Lowcountry Weekly's MARK SHAFFER floats toward epiphany… or something like it.
It is an odd sensation being weightless. As bipedal land mammals we have no real reference for it. Nevertheless, I am weightless – suspended in a warm, soothing salt solution more buoyant than the Dead Sea.
There is little difference in temperature between air and water, where one begins and the other ends becomes virtually indistinguishable. There is no light. The only sound is the occasional drip of condensation and the beat of my own heart. This is where the left brain takes a nap and all the white noise it bangs out goes mute. This is where the right brain goes to a day spa.
I am ready for my epiphany.
Ron and Linda Burd shared an epiphany: he had to get off the trading floor of the Chicago Stock Exchange and start living life. He also had to do something about the chronic back pain brought on by thirty years in the pits, up to his eyeballs in pure adrenalin-soaked stress. He needed to relax. “The definition of stress,” Linda points out, “is relentless interruption.” The Burds decided to forsake the high pressure of the Windy City for quality time and a more laid-back lifestyle. They set down roots in their favorite vacation spot, moving to Hilton Head in 1998. As they acclimated to island time the stress levels decreased exponentially, but the floatation therapy Ron needed to ease his back pain was a five hour drive away in Atlanta. Necessity being the mother of invention, Ron’s need for relief merged with Linda’s experience in the franchise industry, and eventually the Inner Vision Float Center was born.
Until now, my own experience with what’s been simplified to “floating” begins and ends with Ken Russell’s 1980 film of the Paddy Chayefsky novel Altered States. Scientist William Hurt researches different states and levels of consciousness by climbing into this big clunky metal tank and regressing into his primal self – or something. Back then this was called “sensory deprivation.” Whatever the outcome, it didn’t look relaxing. Ron assures me the Inner Vision experience poses no threat of whatever it was that happened to Bill Hurt.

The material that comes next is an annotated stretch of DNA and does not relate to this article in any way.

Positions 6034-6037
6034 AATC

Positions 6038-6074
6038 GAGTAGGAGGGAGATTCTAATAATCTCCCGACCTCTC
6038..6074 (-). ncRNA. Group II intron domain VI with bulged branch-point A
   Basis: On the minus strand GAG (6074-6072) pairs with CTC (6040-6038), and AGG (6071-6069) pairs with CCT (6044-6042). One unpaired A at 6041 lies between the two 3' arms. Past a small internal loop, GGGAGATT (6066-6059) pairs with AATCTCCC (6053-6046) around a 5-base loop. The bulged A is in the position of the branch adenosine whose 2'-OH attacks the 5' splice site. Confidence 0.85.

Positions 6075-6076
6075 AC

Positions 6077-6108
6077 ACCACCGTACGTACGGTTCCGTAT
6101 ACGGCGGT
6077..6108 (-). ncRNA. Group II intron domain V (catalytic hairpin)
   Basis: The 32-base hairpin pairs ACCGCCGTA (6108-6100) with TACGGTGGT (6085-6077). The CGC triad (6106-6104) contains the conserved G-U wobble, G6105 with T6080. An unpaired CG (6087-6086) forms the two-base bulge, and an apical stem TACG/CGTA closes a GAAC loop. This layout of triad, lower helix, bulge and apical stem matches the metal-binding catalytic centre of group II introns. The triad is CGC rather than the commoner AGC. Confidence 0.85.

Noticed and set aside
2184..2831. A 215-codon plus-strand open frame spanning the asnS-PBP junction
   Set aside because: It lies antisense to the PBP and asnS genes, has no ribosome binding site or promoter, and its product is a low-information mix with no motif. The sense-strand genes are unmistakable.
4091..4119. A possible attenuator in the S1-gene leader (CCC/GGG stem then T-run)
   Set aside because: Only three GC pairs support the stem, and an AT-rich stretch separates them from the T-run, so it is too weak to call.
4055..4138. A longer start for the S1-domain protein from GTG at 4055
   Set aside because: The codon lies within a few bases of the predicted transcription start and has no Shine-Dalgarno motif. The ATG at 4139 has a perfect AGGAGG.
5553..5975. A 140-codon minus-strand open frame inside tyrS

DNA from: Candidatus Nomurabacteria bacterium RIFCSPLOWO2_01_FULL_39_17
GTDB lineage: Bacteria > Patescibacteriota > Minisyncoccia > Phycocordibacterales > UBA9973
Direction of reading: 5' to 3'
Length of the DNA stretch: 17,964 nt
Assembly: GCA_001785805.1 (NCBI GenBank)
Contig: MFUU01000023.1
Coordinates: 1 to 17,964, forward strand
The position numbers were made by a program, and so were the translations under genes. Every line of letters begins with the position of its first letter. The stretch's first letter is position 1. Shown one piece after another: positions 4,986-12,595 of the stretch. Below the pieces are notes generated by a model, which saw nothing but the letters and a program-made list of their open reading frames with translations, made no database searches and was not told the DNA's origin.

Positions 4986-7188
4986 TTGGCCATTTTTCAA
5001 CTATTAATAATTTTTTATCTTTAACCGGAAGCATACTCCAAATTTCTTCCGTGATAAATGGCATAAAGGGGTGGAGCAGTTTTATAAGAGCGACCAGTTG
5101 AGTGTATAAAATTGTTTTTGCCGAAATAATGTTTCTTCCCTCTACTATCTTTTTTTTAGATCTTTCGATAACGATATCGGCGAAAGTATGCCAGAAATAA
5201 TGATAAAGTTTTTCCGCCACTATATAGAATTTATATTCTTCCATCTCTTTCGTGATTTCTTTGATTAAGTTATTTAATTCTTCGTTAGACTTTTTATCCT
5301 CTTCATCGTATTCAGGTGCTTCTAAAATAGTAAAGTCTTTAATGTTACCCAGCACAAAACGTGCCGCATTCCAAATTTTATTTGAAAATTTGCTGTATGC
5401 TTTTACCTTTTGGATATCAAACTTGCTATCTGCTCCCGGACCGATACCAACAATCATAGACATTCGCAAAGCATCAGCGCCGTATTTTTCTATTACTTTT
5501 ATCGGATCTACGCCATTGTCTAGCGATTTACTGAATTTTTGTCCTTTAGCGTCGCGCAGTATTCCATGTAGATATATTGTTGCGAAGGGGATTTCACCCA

The original idea dates back to 1954 when Dr. John Lilly (the basis for Hurt’s character) conducted ground-breaking research on the effects of isolation on the mind at the National Institute of Health. He invented the famous sensory deprivation tank as part of this research and found that by inducing weightlessness and removing most of the five senses something very interesting happened. “What they found, in fact,” explains Ron, “was by suspending left brain thinking they enhanced right brain thinking: the creative, the holistic, the intuitive – the Big Picture thinking. And that presented a whole different set of parameters. What floatation is called now is R.E.S.T. or restrictive environmental stimulation technique.”
Linda further simplifies the concept. “There’s no hocus pocus. It’s water and salt.”
Lots and lots of salt: half a ton of Epsom salts to 225 gallons of water circulated through a state of the art filtration system. Germaphobes need not worry, the concentration of salt also renders the environment completely sterile.
Following a brief orientation, I’m issued a basket filled with ultra plush towels, robe, slippers and ear plugs of surgical wax (you don’t want this kind of water in your ears). I shower in luxury in the spa-like changing room, don the robe and slippers and pad across the hall to my float tank.
This is not Bill Hurt’s tank – far from it. This is more like what might happen if a Swedish sauna and a California hot tub spent a romantic weekend together at Lake Cuomo. There is nothing austere or claustrophobic about it. The old tanks were not meant for even the mildly claustrophobic, with just four feet of head room. The new tanks double that, measuring eight feet high, eight feet long and four feet wide. Once inside I have some seemingly minor options that impact the experience in major ways. I can listen to the piped-in music, plug in my own tunes, or float in silence. Should I leave the light on or float in total darkness? I opt for the silent dark.